Written by Rich Forestano Friday, 09 March 2012 00:00
It’s that time of the year again; only now, there’s a cap on what can be done. School districts are in the mad dash to get under the inaugural 2 percent tax cap enacted by New York State. Mineola pulled out of the starting gate March 1.
Finance superintendent Jack Waters presented the first draft of the 2012-2013 school district budget at last week’s workshop meeting. Preliminary figures suggested that the Mineola School District could not exceed a 1.93 percent tax levy increase next year.
The first draft of next year’s budget has Mineola operating on $83,342,180, which reflects a 1.04 percent decrease from the 2011-2012 budget of $84,221,638. The drafted tax levy for 2012-2013 is currently $76,242,180 or a $1,443,803 (1.93 percent) increase from the current tax levy.
“The current budget of $84.2 million, take out the transfer to capital of about $2.6 million gives you an adjusted operation budget of $81.6 million dollars [in 2011-2012],” Waters stated. “Our first draft budget [for 2012-2013) is $83.3 million so there’s an increase of $1.7 million which represents a 2.15 percent increase budget-to-budget.”
According to Waters, districts now determine their budgets based on total estimated revenue they receive each budget year. He estimated Mineola state aid for next school year at $4,970,000 with “other” income of $2,130,000.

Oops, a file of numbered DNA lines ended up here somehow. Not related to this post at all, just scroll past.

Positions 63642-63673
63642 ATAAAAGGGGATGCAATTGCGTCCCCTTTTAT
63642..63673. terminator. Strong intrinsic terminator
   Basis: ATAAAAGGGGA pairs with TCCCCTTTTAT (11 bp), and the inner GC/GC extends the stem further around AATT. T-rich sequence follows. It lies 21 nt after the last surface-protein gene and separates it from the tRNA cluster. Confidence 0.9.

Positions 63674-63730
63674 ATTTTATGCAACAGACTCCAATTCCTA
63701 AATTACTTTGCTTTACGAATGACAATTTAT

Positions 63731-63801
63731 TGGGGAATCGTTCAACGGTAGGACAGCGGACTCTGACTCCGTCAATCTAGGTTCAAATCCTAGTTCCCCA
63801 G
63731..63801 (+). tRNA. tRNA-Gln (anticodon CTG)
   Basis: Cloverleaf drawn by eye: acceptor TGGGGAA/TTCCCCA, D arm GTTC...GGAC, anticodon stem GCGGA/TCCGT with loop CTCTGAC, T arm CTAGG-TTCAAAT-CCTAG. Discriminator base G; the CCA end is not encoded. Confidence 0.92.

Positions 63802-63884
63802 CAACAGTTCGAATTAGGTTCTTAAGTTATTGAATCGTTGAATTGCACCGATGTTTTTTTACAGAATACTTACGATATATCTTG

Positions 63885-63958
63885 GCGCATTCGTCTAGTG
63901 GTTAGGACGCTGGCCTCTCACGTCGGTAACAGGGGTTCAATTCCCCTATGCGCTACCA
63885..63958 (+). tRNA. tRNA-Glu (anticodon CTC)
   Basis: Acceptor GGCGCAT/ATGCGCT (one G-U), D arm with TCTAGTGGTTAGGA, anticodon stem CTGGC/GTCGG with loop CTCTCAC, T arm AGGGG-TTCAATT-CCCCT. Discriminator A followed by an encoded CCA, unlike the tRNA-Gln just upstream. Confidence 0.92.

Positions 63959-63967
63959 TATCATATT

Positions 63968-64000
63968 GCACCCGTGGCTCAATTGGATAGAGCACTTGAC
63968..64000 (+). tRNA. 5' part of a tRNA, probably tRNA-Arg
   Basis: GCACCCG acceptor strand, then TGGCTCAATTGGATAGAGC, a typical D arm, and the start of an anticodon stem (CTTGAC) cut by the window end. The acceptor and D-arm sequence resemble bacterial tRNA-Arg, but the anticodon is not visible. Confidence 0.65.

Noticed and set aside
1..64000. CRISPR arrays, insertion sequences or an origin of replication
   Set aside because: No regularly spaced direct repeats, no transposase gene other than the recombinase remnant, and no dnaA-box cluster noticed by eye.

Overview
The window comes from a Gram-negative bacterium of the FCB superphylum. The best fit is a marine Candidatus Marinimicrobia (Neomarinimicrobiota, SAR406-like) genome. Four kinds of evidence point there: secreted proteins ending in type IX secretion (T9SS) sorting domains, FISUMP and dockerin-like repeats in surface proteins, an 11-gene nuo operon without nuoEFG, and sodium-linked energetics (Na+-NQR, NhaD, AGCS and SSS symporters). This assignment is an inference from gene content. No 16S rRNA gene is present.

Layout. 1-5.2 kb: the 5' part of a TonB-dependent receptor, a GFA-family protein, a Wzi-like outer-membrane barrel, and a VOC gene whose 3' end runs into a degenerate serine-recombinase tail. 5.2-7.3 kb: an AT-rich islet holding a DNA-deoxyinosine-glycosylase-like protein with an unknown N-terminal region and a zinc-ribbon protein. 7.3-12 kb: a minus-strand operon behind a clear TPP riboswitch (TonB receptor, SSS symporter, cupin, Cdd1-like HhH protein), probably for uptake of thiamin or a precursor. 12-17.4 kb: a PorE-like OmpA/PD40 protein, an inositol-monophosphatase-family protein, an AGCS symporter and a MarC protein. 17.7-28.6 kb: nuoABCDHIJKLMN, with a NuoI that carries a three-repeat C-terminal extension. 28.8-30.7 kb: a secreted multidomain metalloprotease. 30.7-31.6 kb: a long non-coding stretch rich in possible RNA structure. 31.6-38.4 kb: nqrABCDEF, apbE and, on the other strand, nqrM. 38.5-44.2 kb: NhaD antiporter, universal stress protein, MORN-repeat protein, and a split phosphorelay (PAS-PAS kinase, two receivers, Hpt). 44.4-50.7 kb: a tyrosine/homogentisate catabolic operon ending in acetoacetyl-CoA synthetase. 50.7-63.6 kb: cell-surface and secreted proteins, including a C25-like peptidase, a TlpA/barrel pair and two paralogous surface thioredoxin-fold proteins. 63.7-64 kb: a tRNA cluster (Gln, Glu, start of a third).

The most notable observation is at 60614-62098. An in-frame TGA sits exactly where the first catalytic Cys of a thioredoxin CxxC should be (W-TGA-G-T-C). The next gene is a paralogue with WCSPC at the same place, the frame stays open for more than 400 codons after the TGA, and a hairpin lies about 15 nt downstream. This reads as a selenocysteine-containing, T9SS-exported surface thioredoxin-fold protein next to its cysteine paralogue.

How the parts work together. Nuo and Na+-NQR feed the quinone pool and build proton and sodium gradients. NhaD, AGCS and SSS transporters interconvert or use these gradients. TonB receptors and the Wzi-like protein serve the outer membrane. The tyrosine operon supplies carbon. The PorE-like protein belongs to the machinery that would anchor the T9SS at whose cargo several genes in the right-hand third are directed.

“When we put out the financial documents, we have to reflect the ’11-’12 budget versus ’12-’13 so the 84.2 million is the number that was adopted,” Waters stated. “Our draft ’12-’13 represents an almost $900,000 decrease from the previous budget or a decrease of 1.04 percent year-to-year.”
The district would see a $500,000 increase in salaries and a $900,000 in benefits in the current 2012-2013 draft compared to last year’s budget. Next year’s budget accounts for one retired teacher and two retired administrators.
“There will be further reductions reflected in salaries,” Waters concluded.
The presented draft had no staff excess except retirees calculated into the budget and all current programs are included. Mineola is one of the few districts that maintained a tax levy of 2.50 percent or lower over the last few years without cutting programs.
“If you notice, the salary number has decreased comparing the 2010-2011 and 2012-2013 year,” District Superintendent Dr. Michael Nagler said. “That’s a result of closing schools and cutting staff and not having as many people work for us, while benefits are increasing at a sharp rate. Overall, budgets are equaling each other out, but had we not known that, the salary number would’ve moved as quickly as the benefit number. Nobody is making less money. It’s not going down for that reason. It’s going down because we’re excusing people.”
Projected increases of $700,000 in pension costs and $300,000 in health costs are factored into this draft. These increases are part of unfunded mandates that school districts across the state are still seeking relief from.
Waters said at this time last year, the state was projecting an 18 percent increase in premium costs for the calendar year, but Mineola was fortunate to only be hit with a 3.4 percent jump. He stated further that may afford the district to not endure a substantial increase in the current budget draft.
“It’s looks a little bit low in terms of a $300,000 increase but it’s right on the projected increase we’ve been given by the state,” Waters said. “One thing we have to keep in mind is that this is a calendar year premium so we’re in the 2012 year right now. We know that from July 1 through Dec. 31, the premium only increased 3.4 percent. What happens Jan. 1, 2013 through Dec. 31 we’re not sure yet.”